3. Better together
Run with others! In my experience, running with people who are quicker and fitter than you is one of the best ways to get better and faster quickly. It also means you have a better chance of showing up if you have committed to others!
I have lost count of the times I have thrown the towel in before I have left the house. Join a club, run with friends, find someone who you can run with.
Don’t get me wrong, I love a solo run as much as the next person but if we are talking about becoming a better runner, having others you can run with is important.
Research does show that amateur runners push themselves harder in a group than running solo. The social aspect also makes it a more enjoyable experience.
4. Leverage the data and set yourself targets
Using data available and setting yourself realistic time improvement targets as part of your training plan can be powerful.
Sports watches, apps and trackers are now better than they have ever been and the data they produce is pretty comprehensive.
Look at your HR data and use that to help you plan and evaluate sessions. Know your limits – what really is as fast as you can run and work out your different HR zones.
Use the technology but don’t let your tools get in the way of your running!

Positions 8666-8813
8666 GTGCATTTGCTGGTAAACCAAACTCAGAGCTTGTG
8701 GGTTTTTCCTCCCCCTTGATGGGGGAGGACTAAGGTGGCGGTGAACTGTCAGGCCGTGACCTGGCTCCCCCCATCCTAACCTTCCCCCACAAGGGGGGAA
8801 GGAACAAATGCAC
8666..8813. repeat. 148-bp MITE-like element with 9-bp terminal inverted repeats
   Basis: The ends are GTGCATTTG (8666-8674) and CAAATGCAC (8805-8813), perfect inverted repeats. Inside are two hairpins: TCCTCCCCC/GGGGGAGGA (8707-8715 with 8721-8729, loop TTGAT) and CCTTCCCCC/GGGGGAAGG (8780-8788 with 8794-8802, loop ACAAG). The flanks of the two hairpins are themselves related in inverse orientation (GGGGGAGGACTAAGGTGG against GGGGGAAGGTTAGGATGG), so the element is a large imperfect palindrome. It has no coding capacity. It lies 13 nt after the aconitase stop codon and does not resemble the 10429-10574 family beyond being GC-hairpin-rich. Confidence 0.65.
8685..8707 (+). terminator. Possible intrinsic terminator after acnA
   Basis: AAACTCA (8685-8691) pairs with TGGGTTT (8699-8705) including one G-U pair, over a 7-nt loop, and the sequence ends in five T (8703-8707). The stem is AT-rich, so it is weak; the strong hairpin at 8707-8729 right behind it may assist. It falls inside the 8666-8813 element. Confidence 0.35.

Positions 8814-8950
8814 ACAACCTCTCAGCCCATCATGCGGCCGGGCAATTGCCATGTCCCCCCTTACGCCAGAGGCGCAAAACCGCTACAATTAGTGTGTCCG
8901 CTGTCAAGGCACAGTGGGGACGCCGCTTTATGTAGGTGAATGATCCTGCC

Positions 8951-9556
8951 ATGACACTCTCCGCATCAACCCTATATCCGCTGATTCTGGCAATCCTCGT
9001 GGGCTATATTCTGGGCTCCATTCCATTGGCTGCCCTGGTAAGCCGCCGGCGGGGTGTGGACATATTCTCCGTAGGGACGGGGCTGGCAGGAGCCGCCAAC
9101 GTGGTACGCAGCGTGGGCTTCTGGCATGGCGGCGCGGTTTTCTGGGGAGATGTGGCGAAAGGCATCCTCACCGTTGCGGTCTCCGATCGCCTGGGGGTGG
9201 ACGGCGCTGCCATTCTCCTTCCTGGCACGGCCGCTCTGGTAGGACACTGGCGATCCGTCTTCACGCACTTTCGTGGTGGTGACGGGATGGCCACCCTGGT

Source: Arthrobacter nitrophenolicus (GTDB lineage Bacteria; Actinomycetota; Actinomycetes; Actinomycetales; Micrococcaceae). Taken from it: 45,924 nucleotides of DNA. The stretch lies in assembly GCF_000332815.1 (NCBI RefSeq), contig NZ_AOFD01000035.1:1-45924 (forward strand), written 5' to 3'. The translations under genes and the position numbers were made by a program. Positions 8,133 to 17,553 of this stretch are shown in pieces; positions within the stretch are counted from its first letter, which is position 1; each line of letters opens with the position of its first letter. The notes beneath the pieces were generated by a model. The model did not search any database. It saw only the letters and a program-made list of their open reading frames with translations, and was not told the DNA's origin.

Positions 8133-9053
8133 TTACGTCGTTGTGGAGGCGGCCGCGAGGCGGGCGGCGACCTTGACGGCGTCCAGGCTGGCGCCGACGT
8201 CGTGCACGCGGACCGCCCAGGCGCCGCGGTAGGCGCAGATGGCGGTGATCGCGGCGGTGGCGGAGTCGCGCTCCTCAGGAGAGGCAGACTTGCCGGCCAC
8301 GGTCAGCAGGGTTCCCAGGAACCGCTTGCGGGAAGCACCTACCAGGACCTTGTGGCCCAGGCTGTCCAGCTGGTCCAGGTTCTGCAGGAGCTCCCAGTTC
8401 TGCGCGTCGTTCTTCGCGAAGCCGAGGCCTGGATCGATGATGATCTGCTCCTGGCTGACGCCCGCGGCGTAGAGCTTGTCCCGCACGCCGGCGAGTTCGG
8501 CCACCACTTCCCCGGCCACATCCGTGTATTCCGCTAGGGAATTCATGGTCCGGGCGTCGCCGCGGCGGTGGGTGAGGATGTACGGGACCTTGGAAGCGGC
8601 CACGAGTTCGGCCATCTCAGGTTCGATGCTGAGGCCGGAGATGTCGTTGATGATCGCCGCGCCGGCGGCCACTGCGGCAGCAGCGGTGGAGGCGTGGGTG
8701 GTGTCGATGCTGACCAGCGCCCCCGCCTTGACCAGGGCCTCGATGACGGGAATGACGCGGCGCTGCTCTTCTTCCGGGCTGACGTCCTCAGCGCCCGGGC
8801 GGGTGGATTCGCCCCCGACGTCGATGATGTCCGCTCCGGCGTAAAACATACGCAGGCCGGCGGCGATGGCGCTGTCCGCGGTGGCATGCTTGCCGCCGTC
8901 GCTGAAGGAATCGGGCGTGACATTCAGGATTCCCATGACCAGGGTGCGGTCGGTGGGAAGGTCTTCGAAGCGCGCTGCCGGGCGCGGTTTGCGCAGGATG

5. Body management
Respect the rest days and resist the temptation of overdoing it. The fastest route to injury is to suddenly increase your volume of training. Ramping up your exercise volume should be gradual (approximately 10% increases each week).
Take your rest days seriously and value your recovery. “You don’t have to smash every run,” says Dixon, “intense interval sessions and long runs are important pillars of a training plan but too much too often will fatigue you physically and mentally.
Include some comfortable steady-state work and recovery runs to give your mind and muscles adequate recovery.”
Listening to your body and managing how you run based on how you feel is a key player in becoming a better runner.
Kelly Holmes emphasises the need to focus on recovery, even more, the older we get. “The main thing to consider when running as you get older is recovery.
Increasing the amount of running you do could increase the risk of injury, especially if you don’t take into consideration what ‘rest’ actually means.”